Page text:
|Alaska Trip||Taken In June/July 2000|
Two Weeks in Three Styles
Cruising from Vancouver BC to Ketchikan, Juneau, Skagway & Glacier Bay
"Iím going to Alaska before Iím fifty", is what my wife, Diann, declared anytime anyone brought up the subject of a trip to the land of midnight sun. Alaska for me though, was not an urgent trip. I had lived there as a child, when it became a state in 1959.
Returning to Alaska was exciting in that I could confirm memories some forty years old. Diann and I made the trip in three stages over a two week period in June / July of 2000.
"What part of your trip did you like the best", is the question most folks ask us. Forced to narrow it down, I have to say, for me, it was the balcony of our cabin. The nine foot wide three and a half foot deep area had a six foot by six foot opening which was "fall-protected" with a teak capped railing.
A wall of glass with a heavy sliding door separated the balcony from the stateroom and provided a twenty four hour view. You could see the scenery slide by while getting dressed or venture out to experience the view while crisp cold air swirled around.
That balcony was the hub of my cruise experience. Every morning, I rolled out of bed and stepped through the glass door to experience the offerings of sights, smells, and crisp air. Only then would I make the necessary trip to the head (bathroom). While at sea, we had breakfast brought to our room so that we could dine privately with a view out the glass wall.
At the conclusion of an adventurous day, we used our white plastic deck chairs as a place to rest and the small plastic table as a bar. The balcony became an early evening pause before dinner. Spriteô, purchased from one of the many ship board bars, Tequila brought from home, and a bucket of ice supplied by our room steward made having mixed drinks both easy and economical.
How nice it was to sit quietly before dinner, to rest, and reflect on the day. Diann and I could talk privately about the experience- all the while being underway and marveling at more and more scenery.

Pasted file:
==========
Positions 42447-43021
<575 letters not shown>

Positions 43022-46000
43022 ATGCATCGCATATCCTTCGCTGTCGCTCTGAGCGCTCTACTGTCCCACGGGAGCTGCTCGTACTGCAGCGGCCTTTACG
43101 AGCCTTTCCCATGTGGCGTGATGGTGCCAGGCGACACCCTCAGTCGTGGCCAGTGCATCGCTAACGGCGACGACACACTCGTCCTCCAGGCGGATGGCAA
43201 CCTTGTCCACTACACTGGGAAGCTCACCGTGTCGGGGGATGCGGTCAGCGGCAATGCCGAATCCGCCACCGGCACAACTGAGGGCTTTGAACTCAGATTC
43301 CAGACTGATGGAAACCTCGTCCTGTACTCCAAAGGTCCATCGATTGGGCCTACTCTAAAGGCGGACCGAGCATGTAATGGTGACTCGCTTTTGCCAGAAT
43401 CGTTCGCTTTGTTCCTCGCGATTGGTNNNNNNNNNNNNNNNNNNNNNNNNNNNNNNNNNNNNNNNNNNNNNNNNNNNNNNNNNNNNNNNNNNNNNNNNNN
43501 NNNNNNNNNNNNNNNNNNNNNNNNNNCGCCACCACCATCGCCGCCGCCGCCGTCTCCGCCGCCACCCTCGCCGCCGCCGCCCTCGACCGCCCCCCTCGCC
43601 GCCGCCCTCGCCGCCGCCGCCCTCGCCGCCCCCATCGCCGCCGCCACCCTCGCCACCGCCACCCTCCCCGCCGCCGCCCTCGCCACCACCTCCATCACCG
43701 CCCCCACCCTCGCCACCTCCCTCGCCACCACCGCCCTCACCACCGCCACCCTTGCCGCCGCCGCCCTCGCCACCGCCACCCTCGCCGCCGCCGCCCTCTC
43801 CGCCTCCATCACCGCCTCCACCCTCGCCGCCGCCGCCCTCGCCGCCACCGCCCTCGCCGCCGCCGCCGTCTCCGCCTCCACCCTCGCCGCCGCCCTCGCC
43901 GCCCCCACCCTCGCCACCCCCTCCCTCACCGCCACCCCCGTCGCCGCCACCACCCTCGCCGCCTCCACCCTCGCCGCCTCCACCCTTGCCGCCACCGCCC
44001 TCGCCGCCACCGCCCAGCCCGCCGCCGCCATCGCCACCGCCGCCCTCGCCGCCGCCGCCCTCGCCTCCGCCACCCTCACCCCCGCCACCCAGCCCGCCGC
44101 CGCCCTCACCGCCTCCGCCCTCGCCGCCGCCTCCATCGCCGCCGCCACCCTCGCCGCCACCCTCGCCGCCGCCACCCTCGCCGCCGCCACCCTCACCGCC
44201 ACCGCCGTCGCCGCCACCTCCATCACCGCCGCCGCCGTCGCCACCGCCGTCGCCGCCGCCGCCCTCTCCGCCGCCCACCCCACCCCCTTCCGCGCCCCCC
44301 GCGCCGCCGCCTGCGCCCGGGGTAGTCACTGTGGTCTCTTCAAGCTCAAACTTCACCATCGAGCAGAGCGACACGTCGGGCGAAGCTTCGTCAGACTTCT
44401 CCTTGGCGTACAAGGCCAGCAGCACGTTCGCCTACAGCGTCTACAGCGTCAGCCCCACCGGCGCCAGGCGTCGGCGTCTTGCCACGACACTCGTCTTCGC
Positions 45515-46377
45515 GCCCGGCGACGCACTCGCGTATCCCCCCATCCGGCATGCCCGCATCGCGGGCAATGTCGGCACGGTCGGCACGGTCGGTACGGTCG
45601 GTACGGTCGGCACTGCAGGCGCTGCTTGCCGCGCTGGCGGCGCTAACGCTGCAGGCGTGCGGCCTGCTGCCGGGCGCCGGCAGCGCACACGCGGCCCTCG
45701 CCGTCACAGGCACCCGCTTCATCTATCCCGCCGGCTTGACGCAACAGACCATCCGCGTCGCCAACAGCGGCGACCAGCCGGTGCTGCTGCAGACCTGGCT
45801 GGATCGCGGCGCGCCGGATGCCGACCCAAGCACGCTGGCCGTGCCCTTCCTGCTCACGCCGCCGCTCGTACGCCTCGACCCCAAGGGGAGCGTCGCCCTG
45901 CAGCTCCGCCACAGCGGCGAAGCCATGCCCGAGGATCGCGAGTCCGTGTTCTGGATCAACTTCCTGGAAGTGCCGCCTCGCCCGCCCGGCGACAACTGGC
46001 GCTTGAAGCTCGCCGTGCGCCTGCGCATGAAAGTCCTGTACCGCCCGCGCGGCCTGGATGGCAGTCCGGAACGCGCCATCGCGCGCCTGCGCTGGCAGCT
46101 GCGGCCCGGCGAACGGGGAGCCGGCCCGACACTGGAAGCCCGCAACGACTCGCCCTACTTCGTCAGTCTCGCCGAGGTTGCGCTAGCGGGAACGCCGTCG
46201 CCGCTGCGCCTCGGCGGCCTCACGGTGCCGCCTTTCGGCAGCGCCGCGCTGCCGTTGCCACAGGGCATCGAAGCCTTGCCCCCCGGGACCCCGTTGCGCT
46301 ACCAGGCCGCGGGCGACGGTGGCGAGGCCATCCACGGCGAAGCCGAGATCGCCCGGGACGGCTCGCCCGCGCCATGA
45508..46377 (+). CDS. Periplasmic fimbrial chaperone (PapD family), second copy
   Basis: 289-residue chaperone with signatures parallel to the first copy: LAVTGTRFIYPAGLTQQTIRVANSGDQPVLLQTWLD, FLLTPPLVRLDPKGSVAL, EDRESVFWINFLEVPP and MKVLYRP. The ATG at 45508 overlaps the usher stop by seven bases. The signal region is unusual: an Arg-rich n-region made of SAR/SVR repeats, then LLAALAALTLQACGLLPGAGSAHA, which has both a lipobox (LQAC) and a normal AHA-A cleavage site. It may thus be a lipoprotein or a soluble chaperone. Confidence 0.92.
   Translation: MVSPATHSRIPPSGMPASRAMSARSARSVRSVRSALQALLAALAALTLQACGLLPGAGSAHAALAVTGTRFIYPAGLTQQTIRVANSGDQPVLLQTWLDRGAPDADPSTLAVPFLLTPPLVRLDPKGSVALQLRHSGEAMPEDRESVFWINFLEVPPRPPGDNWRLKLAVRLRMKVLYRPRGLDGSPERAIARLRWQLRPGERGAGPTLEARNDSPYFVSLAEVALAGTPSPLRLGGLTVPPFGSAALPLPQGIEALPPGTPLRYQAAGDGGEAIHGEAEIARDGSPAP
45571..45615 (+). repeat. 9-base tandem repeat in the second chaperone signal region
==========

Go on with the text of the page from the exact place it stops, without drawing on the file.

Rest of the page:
During the whole cruise, we never once made a show. When dinner ended around ten thirty, we returned to the room and sat on the balcony.
It was light enough to see mountains and sky and water. Though it was a twilight view, it was enough.
And to the view was added the subtlety of wafting salt air smells, and the light bubble foam shush sound of water as the ship continued on its course.
Part of the fun was leaning over the rail to look ahead as the ship traveled- and see others down the length of the ship also leaning out to see what was upcoming. When I was tired, I went to bed knowing that again I would step out on the balcony to start my day.
Planning the trip began with searches of the Internet, review of a Frommerís guide on Alaska, and discussions with a travel agent.
Diannís version of the trip had always been conceived as a cruise and therefore the cruise would be the center of our experience.
To maximize the weekend prior to our Monday departure, we decided to arrive at Vancouver on Saturday, stay at two different B&Bs, do a walking tour and dine well.
For my return to1959,í60,&í61 memories of living in Anchorage as a child, we would need to be land based- and so we reserved a motor home to wrap up the second week of adventure.
Having made a full check list of needed travel clothes and items, we began setting aside those items three weeks ahead of time. Packing then was without hurry or frustration. We arrived at the Charlotte NC airport with time to spare and arrived at Vancouver in the early afternoon of the last Saturday in June.
Vancouver BC, where mountains meet the sea, is as clean a city as Iíve had the pleasure to visit. During the cab ride from the airport, it had the look of most other metropolitan areas- old commercial buildings and old homes, interspersed with new facilities but there was very little litter. We turned off the main drive onto side streets, which were lined by trees, sidewalks, and two story homes on narrow urban lots. We arrived at our first B&B- Penny Farthing Inn.